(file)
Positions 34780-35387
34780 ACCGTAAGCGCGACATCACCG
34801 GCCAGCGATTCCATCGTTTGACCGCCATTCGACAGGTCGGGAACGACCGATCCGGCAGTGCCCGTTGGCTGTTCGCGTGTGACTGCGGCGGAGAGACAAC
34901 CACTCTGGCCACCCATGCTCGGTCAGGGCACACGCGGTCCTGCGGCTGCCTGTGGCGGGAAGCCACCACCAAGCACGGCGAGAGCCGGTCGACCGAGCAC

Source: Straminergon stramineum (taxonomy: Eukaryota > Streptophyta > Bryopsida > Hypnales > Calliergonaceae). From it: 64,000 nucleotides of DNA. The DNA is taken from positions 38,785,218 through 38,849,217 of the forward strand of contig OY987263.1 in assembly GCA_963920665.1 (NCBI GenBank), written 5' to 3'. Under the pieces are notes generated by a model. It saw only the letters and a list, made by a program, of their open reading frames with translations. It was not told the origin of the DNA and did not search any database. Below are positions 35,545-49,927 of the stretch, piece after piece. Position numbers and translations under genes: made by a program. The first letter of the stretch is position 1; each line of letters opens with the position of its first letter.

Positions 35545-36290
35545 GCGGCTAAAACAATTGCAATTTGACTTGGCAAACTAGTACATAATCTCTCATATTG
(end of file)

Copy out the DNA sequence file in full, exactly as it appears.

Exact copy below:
Positions 34780-35387
34780 ACCGTAAGCGCGACATCACCG
34801 GCCAGCGATTCCATCGTTTGACCGCCATTCGACAGGTCGGGAACGACCGATCCGGCAGTGCCCGTTGGCTGTTCGCGTGTGACTGCGGCGGAGAGACAAC
34901 CACTCTGGCCACCCATGCTCGGTCAGGGCACACGCGGTCCTGCGGCTGCCTGTGGCGGGAAGCCACCACCAAGCACGGCGAGAGCCGGTCGACCGAGCAC

Source: Straminergon stramineum (taxonomy: Eukaryota > Streptophyta > Bryopsida > Hypnales > Calliergonaceae). From it: 64,000 nucleotides of DNA. The DNA is taken from positions 38,785,218 through 38,849,217 of the forward strand of contig OY987263.1 in assembly GCA_963920665.1 (NCBI GenBank), written 5' to 3'. Under the pieces are notes generated by a model. It saw only the letters and a list, made by a program, of their open reading frames with translations. It was not told the origin of the DNA and did not search any database. Below are positions 35,545-49,927 of the stretch, piece after piece. Position numbers and translations under genes: made by a program. The first letter of the stretch is position 1; each line of letters opens with the position of its first letter.

Positions 35545-36290
35545 GCGGCTAAAACAATTGCAATTTGACTTGGCAAACTAGTACATAATCTCTCATATTG